• By your criteria just about every country the U.S. does business with (China I´m looking hard at you) is terrorist. And then again, so is the United States! And Chevron! Because they buy oil from FARC supporting Chavistas, right? Here is the problem: by calling Cuba a supporter of terrorism it cheapens the term while also failing to describe, accurately, Cuba´s involvement with government and groups that the U.S. does not look kindly upon. Both of those things get in the way of making ancy progress in resolving problems. So you keep up with your rhetoric, and meet me in reality when the hot air runs out.

  • El Malo, while these experiences were clearly unwelcome, and to your mind totally unjust, they do not equate to terrorism.

  • Let me guess: you do not live in Cuba. What would happen to Snowden if he were Cuban and he divulged State secrets. Remember what happened to the independent journalist, Calixto Martinez, when he published information about the humanitarian aid that was left rotting in an airport hanger in Havana and about the spread of cholera in Bayamo? Beatings and prison.

  • i am a supporter of anyone who stands thier ground against amerikkkn terror Call me anything you choose just don;t call me late for dinner Snowden is a hero and amerikkka is about to learn more than it wants to about politics in amerikkka. The unitedsnakesofamerika is a snake and its crawling all over them smh

  • First these weren’t ex-ETA militants. They were Etarras full blown.
    That agreement meant that they would be rendered harmless. While in Cuba they trained FARC terrorists and traveled to Venezuela to do so. that is they were involved in terrorism.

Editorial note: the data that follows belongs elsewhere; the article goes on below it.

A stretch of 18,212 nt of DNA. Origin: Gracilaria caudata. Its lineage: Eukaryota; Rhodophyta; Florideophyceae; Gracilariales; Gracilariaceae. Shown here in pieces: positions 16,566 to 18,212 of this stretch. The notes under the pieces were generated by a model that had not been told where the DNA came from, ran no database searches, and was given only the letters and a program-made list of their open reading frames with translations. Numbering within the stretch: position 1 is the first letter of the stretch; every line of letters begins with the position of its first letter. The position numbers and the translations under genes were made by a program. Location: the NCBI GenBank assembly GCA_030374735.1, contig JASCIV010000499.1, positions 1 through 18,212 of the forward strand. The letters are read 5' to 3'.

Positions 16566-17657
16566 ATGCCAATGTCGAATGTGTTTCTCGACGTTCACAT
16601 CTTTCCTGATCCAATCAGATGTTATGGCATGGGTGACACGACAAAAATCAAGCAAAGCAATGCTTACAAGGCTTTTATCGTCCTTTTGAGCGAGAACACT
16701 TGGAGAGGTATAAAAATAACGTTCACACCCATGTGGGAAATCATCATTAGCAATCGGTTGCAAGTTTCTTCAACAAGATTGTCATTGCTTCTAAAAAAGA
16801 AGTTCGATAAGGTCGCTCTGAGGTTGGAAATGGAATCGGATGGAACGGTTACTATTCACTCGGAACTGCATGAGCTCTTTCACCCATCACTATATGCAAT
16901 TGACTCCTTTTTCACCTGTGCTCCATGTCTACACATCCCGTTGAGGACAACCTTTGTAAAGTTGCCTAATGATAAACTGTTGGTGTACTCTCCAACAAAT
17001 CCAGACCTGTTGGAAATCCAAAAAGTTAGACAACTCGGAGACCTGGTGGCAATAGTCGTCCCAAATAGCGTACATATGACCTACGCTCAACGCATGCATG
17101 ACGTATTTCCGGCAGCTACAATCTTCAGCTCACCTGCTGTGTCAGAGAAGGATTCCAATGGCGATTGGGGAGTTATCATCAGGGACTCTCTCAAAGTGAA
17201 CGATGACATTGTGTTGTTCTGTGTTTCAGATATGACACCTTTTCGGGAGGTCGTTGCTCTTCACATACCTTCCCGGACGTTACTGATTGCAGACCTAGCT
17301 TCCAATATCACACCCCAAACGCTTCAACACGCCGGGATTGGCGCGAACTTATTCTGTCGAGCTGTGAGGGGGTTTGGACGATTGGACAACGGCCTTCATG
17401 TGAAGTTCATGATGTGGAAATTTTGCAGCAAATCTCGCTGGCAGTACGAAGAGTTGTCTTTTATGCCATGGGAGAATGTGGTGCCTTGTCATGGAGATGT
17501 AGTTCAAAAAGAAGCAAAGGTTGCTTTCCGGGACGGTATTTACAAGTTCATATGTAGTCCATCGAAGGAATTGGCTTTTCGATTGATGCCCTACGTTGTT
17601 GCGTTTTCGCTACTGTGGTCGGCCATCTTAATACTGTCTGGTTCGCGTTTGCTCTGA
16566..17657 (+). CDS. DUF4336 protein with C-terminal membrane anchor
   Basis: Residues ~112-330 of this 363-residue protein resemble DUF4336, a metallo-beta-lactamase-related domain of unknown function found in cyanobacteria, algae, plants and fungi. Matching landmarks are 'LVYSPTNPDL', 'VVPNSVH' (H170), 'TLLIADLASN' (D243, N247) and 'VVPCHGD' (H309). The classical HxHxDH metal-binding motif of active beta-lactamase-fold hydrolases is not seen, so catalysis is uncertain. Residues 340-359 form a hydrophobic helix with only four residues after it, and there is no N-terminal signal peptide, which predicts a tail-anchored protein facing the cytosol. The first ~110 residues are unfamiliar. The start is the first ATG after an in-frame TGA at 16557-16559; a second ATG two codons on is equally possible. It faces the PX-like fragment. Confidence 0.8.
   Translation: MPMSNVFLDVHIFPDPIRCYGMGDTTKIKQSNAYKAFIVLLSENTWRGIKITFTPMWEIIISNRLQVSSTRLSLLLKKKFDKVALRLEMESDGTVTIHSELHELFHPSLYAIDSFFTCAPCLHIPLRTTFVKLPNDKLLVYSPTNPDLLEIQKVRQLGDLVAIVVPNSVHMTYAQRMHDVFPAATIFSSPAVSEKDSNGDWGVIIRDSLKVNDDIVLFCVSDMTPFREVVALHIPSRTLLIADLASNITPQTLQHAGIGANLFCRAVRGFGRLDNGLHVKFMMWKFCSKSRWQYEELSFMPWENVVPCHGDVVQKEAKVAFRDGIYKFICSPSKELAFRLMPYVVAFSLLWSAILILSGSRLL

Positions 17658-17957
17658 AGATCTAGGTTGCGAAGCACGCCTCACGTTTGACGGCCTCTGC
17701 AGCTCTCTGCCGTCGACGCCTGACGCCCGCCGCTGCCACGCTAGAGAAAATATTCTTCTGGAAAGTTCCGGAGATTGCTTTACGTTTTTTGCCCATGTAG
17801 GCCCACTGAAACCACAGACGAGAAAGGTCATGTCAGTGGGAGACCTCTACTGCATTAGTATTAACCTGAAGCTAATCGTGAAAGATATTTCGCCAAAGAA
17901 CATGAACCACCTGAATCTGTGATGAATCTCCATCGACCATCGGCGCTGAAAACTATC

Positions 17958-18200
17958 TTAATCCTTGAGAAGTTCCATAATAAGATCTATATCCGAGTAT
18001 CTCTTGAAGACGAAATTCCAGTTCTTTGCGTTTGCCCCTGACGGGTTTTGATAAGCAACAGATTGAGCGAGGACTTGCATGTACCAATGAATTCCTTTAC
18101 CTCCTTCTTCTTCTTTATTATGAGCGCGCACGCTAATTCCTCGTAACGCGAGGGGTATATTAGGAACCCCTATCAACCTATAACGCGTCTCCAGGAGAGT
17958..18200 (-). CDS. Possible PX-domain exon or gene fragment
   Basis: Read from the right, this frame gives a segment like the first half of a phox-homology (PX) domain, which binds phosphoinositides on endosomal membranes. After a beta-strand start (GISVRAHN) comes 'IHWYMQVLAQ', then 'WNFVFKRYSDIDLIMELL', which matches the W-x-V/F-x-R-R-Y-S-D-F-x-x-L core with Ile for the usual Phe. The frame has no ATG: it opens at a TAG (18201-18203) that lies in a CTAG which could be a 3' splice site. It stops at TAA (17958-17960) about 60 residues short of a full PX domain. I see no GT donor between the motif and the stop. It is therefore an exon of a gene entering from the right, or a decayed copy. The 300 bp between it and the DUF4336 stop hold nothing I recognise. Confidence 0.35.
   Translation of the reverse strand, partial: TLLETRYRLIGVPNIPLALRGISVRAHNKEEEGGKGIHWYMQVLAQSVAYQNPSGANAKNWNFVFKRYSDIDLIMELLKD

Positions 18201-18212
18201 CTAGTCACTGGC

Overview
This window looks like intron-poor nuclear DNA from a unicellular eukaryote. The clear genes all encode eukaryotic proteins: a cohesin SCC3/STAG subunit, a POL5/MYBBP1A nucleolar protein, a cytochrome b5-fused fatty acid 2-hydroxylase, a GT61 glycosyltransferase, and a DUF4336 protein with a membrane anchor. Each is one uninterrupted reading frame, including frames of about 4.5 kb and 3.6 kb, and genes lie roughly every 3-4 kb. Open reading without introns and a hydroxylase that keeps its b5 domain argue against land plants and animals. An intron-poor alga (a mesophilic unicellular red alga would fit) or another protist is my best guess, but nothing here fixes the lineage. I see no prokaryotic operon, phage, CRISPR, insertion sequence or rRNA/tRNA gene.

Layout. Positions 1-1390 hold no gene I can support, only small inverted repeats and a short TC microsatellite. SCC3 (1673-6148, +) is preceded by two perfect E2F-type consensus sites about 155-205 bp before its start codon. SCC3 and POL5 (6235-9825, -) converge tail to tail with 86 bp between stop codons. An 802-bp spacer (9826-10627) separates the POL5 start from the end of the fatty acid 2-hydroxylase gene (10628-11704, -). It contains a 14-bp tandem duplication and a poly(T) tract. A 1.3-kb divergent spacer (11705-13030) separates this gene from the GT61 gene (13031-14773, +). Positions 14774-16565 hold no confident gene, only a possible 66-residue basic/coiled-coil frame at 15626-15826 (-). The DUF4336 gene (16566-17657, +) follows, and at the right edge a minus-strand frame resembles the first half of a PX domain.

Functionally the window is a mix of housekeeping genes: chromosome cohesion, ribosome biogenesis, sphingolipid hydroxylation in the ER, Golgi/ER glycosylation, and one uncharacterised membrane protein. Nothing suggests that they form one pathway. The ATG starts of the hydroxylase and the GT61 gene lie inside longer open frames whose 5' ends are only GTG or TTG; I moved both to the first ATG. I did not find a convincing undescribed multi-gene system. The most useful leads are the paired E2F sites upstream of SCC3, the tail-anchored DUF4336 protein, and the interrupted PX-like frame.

That was the opposite of what Spain wanted.

    The agreement dates from 2000. The problem between Spain and Cuba about the activities of CNI agents monitoring the activities of these ETA terrorists in Cuba dates from 2009.

    Spain also has demanded the extradition of some of them. Refused by Cuba. that shows Spain sees them as a threat.

    Cuba clearly did not keep its side of the bargain.

    It is clear that Spain, because of its use of covert surveillance and demands of extradition, still sees these men as a threat.


    “España pide a Cuba la extradición de un etarra que quiso huir a Venezuela”, EFE, Madrid | 14/10/2011

    La solicitud forma parte de una causa que investiga la colaboración entre ETA y la guerrilla de las FARC, en la que procesó a Urbieta por un delito de tenencia de explosivos en colaboración con banda terrorista

    “El secreto de ETA en Cuba”, El Pais
    El alto funcionario cubano que tuteló durante 15 años a los activistas etarras en la isla habla por primera vez y revela sus actividades y sus relaciones con el Gobierno de Castro.

  • wow, you guys…so complicated

  • I had lived in Cuba for 27 years, I had my share of brutality in 8 years of hard labor in concentrations camps from Holguin to San Ramon in Manzanillo. I had run with the most horrible Stalinist system there is. Than after a got out they deported me to US. living behind my beloved friends and family, and force to adapt to live in exile. For you Mr. Graham Sowa to say that Cuba is not a terrorist state is the most ridiculous thing I had ever heard . Why don´t you move there permanently?

  • The ex-ETA are in Cuba as part of an agreement with the Spanish government deemed necessary to stop the conflict. From wikipedia:

    “Several ex-militants were sent from France through Panama to reside in Cuba after an agreement of the Spanish government (under Felipe González) with Cuba”


    There is no threats originating from Cuba, the Spanish government are simply tracking them to make sure they remain inactive.